Tuesday, January 12, 2010

Why Mormons Are The Most Conservative Religious Group in America

Gallup has released a poll reporting that:
"Members of the Church of Jesus Christ of Latter-day Saints, or Mormons, are the most conservative major religious group in the country, with 59% identifying as conservative, 31% as moderate, and 8% as liberal.

The 59% of Mormons who identify as conservative is the largest such percentage of any major religious group included in this analysis. The next-most-conservative group are Protestants (including non-Catholic Christians), with 46% identifying as conservative. (This review does not include analysis of specific denominations into which Protestants can be subdivided, of which there are hundreds.) Thirty-nine percent of Catholics are conservative. Less than a quarter of Jews, Muslims, those who identify with other religions, and those with no religious identity identify as conservatives."
Additionally, Mormons are also most likely to identify themselves with the Republican party than any other major religious group in America.

However, the most interesting part of the poll is the ideological difference between "active" and "less active" or "inactive" Latter Day Saints. The ideological divide between active and non-active LDS isn't small either. Gallop found that "lapsed Mormons" (or inactive members in LDS terminology)
"are substantially different in ideology from their fellow Mormons who remain active in the church (as defined by attendance at church services). In fact, lapsed Mormons are essentially no different from all other non-Mormons in terms of their basic ideology."
This is quite apparent as seen in the graph below:

Lapsed Mormons are also more similar to all other non-Mormon Americans than to active Mormons in terms of the party/ideology categorization as seen in the chart below:

The basic conclusion is that the more active the LDS member is, the more likely they are to be conservative and Republican.

However, the correlation between activity in the Church and political ideology isn't new. The general observation that the more active a person was in their faith, the more likely they were to identify with the Republican Party is confirmed in a December 2009 Gallup poll which found that
"the basic relationship between religiosity and party identification is quite strong and quite straightforward. The percentage of Americans who identify with or lean toward the Republican Party drops from 49% among the highly religious to 26% among those who are not religious. The percentage who identify with or lean toward the Democratic Party rises from 37% among the highly religious to 56% among those who are not religious."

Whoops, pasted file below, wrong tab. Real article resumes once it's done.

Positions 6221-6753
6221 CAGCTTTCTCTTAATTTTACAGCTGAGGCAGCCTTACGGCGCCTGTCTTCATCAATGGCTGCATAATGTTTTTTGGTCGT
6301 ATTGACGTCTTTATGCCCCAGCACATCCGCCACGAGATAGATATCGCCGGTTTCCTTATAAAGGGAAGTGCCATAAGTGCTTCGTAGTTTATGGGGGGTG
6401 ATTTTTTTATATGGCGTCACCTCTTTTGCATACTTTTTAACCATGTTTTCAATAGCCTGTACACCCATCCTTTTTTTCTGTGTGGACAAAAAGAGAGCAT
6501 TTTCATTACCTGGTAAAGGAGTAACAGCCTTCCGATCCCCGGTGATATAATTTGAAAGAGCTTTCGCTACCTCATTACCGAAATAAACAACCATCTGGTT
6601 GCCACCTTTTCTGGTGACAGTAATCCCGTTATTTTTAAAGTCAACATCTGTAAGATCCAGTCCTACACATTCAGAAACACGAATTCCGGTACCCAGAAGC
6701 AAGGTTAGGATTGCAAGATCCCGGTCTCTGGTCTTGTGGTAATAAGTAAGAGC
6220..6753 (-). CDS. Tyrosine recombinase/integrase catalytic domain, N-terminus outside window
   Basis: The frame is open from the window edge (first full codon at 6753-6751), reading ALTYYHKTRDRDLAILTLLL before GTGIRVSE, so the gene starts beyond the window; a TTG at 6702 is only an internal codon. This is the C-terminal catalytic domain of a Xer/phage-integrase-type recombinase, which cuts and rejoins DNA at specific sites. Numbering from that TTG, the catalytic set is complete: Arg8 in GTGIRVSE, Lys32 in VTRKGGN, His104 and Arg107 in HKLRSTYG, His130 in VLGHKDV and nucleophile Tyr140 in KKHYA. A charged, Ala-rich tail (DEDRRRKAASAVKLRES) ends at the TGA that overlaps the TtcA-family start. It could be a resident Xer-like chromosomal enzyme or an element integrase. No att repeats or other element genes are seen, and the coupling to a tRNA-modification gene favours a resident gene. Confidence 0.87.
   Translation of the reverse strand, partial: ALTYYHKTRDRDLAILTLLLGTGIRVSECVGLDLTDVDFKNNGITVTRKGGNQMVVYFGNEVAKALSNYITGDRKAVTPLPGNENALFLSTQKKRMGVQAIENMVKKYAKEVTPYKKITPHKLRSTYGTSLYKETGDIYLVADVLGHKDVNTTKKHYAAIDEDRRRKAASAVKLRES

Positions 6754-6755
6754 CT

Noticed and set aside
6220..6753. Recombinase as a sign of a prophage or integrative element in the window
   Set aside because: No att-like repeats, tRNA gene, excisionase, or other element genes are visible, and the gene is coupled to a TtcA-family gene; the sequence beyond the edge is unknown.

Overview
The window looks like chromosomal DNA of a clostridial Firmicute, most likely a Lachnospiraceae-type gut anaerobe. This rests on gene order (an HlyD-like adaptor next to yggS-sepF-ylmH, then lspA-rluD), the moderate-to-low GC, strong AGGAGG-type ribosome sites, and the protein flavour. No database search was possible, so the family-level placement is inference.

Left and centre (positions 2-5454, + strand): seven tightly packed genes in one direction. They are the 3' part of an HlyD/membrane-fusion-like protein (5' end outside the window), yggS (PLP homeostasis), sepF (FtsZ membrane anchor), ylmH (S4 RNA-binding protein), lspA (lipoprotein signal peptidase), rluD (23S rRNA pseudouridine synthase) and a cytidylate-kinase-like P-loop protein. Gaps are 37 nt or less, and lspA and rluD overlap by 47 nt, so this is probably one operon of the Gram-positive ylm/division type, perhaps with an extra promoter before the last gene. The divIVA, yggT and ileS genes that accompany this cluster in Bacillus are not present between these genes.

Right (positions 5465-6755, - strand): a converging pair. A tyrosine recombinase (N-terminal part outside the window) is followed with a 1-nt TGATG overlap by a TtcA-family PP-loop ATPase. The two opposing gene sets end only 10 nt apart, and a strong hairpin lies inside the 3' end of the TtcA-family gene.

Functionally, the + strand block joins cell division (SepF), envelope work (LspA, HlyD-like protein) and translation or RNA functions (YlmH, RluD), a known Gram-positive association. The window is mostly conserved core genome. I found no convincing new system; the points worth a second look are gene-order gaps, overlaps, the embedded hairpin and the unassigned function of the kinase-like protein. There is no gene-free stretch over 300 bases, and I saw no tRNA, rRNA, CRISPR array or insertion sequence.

If the the basic relationship between religiosity and party identification is based on how religious a person is, then why are Mormons the most Republican and ideologically religious group in America?

The answer is found in that Mormons go to Church a lot more often than han the general population:
Seventy-nine percent of Mormons attend religious services weekly, almost every week, or monthly. That compares to 53% of the overall American adult population who attend this frequently.
Thus, its the frequency church attendance that separate Mormons from other conservative groups. I would argue that its not just Church attendance but other activities such as temple attendance, listening/attending General Conference and going to institute that makes Mormons so more likely to lean to the right politically and ideologically.

More specifically, given that the teachings of the LDS Church are religiously conservative in doctrine (Agency, Accountability, etc) and life style (Word of Wisdom, modesty, Chastity, etc), it is the frequency of these doctrines that are taught each Sunday or in each temple visit that makes Mormons such a conservative group of people.

I'm interested in hearing why YOU think Mormons are the most politically and ideologically the most conservative religious group in America.

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